Isaac Liev Schreiber
October 4, 1967
|Education||Hampshire College (BA)|
Yale University (MFA)
|Occupation||Actor, director, screenwriter, producer|
|Partner(s)||Naomi Watts (2005–2016)|
|Relatives||Pablo Schreiber (half-brother)|
Isaac Liev Schreiber (//; born October 4, 1967) is an American actor, director, screenwriter, producer, and narrator. He became known during the late 1990s and early 2000s, having appeared in several independent films, and later mainstream Hollywood films, including the Scream trilogy of horror films, Ransom (1996), Phantoms (1998), The Sum of All Fears (2002), The Manchurian Candidate (2004), The Omen (2006), X-Men Origins: Wolverine (2009), Taking Woodstock (2009), Salt (2010), Goon (2011), Pawn Sacrifice (2014), and Spotlight (2015). He later became known to younger audiences for his voice work in My Little Pony: The Movie (2017), Isle of Dogs, and Spider-Man: Into the Spider-Verse (both 2018).
Schreiber is also a stage actor, having performed in several Broadway productions. In 2005, he won the Tony Award for Best Featured Actor in a Play for his performance in the play Glengarry Glen Ross. That year, he made his debut as a film director and writer with Everything Is Illuminated (2005), based on the 2002 novel of the same name. Schreiber has had further success in the television world, most notably portraying the eponymous protagonist of the Showtime drama series Ray Donovan (2013–2020). The role has earned him five Golden Globe Award nominations and three Primetime Emmy Award nominations. He also narrates the HBO series Hard Knocks and 24/7, as well as various PBS programs.
Schreiber was born in San Francisco, California, the son of Heather, a painter, and Tell Schreiber, an actor and carpenter. His father is Protestant and his mother is Jewish. His maternal grandfather, Alex Milgram, emigrated from Ukraine. Milgram, who was the most significant male in Schreiber's youth, played the cello and owned Pierre-Auguste Renoir etchings, and made his living by delivering meat to restaurants. His mother, who is an aficionada of classical music and Russian literature, has said that she named Liev after her favorite Russian author, Leo Tolstoy, while his father has stated that Schreiber was named after the doctor who saved his mother's life. His family nickname, adopted when Schreiber was a baby, is "Huggy."
When Schreiber was one year old, his family moved to the unincorporated rural community of Winlaw, in the southern interior of British Columbia. Over the next four years, his mother was hospitalized on several occasions and underwent therapy related to a bad experience on LSD that she had near the beginning of her marriage (in San Francisco), according to Schreiber's father. After he threatened to admit her to a mental institution, she left with her son. With his father in pursuit, Schreiber and his mother were trailed by private detectives in various states; when he was three, his father retrieved him from an upstate New York commune where Heather had gone to escape detection. By the time Schreiber was four, he was again with his mother, living on the fourth floor of a dilapidated walkup at First Avenue and First Street in New York City.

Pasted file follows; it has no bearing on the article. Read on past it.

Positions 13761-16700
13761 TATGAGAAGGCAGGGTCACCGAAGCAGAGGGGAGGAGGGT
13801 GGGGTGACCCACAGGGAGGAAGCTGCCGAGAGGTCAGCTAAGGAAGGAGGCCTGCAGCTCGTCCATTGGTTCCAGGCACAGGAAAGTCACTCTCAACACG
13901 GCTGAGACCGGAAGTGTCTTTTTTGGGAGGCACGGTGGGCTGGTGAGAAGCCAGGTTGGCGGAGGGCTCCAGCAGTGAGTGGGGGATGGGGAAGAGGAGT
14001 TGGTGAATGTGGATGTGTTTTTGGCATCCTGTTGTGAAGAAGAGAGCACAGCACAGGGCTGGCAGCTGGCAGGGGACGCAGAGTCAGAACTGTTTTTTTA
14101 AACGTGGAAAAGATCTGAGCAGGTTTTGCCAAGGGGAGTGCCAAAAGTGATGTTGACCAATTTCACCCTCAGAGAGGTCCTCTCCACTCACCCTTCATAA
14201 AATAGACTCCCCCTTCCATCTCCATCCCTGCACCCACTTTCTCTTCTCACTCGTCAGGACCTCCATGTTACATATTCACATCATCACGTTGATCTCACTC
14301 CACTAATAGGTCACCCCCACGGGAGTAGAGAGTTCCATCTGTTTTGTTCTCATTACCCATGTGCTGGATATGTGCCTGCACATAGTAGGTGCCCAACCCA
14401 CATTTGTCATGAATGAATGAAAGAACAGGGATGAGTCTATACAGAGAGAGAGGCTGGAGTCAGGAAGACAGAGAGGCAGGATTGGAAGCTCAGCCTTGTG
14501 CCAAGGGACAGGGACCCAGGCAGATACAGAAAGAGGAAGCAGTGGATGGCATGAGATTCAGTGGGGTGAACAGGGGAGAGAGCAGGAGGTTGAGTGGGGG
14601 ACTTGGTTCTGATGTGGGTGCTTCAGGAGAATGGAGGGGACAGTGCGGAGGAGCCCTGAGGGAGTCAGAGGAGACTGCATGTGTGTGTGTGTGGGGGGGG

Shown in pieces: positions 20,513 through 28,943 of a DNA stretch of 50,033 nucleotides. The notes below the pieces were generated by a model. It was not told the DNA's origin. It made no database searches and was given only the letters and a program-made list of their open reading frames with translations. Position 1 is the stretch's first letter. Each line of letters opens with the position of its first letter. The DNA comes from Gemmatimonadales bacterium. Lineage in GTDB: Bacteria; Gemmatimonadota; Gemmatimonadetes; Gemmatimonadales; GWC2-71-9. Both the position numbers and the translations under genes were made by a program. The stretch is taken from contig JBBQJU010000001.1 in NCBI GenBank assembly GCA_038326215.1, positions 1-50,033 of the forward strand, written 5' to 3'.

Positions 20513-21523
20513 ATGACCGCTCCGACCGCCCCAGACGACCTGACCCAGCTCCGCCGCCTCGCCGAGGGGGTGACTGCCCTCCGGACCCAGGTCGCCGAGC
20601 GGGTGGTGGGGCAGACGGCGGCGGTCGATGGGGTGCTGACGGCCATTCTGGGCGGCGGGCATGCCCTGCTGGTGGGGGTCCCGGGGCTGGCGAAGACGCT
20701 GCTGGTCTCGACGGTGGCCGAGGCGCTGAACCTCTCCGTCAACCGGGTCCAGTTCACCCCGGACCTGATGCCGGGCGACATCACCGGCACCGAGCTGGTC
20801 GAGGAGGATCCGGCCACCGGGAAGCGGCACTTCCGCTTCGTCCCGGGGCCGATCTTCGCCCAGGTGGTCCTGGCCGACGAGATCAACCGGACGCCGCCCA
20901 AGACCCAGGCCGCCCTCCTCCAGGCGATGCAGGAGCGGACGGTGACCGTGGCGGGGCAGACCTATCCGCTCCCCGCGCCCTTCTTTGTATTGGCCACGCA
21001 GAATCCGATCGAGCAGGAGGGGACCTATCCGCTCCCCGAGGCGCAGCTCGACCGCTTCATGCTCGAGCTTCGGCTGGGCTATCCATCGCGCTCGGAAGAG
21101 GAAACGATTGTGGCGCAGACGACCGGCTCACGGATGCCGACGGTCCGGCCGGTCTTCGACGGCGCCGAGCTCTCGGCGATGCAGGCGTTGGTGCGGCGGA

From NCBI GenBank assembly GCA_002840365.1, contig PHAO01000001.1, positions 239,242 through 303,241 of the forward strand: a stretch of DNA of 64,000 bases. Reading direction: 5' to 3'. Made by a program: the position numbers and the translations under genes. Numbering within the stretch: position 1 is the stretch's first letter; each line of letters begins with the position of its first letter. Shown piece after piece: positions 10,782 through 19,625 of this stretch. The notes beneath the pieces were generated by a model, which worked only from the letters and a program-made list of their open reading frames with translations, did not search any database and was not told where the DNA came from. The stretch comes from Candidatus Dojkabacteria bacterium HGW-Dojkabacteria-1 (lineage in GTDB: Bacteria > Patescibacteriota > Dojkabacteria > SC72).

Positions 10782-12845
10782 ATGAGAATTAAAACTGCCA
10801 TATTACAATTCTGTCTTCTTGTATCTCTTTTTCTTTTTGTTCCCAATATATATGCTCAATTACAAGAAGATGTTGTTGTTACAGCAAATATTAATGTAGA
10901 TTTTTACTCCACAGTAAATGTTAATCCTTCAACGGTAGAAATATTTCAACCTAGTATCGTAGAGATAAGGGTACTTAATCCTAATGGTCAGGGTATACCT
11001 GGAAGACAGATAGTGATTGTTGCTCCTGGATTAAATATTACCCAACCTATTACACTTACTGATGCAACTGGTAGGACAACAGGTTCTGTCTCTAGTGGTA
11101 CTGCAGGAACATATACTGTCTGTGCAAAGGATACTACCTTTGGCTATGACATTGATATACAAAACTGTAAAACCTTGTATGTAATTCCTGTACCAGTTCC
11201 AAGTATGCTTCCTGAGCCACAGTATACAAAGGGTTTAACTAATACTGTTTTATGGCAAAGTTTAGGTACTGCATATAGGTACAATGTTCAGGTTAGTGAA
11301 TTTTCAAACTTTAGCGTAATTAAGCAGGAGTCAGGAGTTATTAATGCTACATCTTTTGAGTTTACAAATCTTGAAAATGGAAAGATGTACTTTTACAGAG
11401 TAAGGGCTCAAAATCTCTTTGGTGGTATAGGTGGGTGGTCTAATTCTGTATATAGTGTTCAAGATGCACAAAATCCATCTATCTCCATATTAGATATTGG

When Schreiber was five, his parents divorced and a fierce custody battle ensued, bankrupting his maternal grandfather. His mother won custody, and the two moved to a cold water flat on the Lower East Side in Manhattan, where they lived for some time, frequently with no electricity, hot water, or even beds. It was during this period that Schreiber began his career in theater by enrolling in Joffrey Ballet School of New York.
After the divorce, Schreiber's father remained in British Columbia and it was there that Liev's half-brother Pablo Schreiber was born five years later. (He also has half-siblings from his mother's first marriage; they lived with their father in New York City while Liev was growing up.)
Schreiber has described his mother as a "far-out Socialist Labor Party hippie bohemian freak who hung out with William Burroughs". She was "a highly cultured eccentric" who earned a living by splitting her time between driving a cab and creating papier-mâché puppets." On Schreiber's 16th birthday, his mother bought him a motorcycle to "promote fearlessness." The critic John Lahr wrote in a 1999 New Yorker profile that, "To a large extent, Schreiber's professional shape-shifting and his uncanny instinct for isolating the frightened, frail, goofy parts of his characters are a result of being forced to adapt to his mother's eccentricities. It's both his grief and his gift." Her bohemian proclivities led to actions such as making Schreiber take the Hindu name Shiva Das, wear yoga shirts, consume a vegetarian diet, and briefly attend Satchidananda Ashram in Pomfret, Connecticut when he was 12. Schreiber's mother also forbade her son from seeing color movies. As a result, his favorite actors were Charlie Chaplin, Andrew Cartwright and Basil Rathbone. In retrospect, Schreiber said in a 2008 interview that he appreciates his mother's influences, saying: "Since I've had Sasha, I've completely identified with everything my mother went through raising me... and I think her choices were inspired."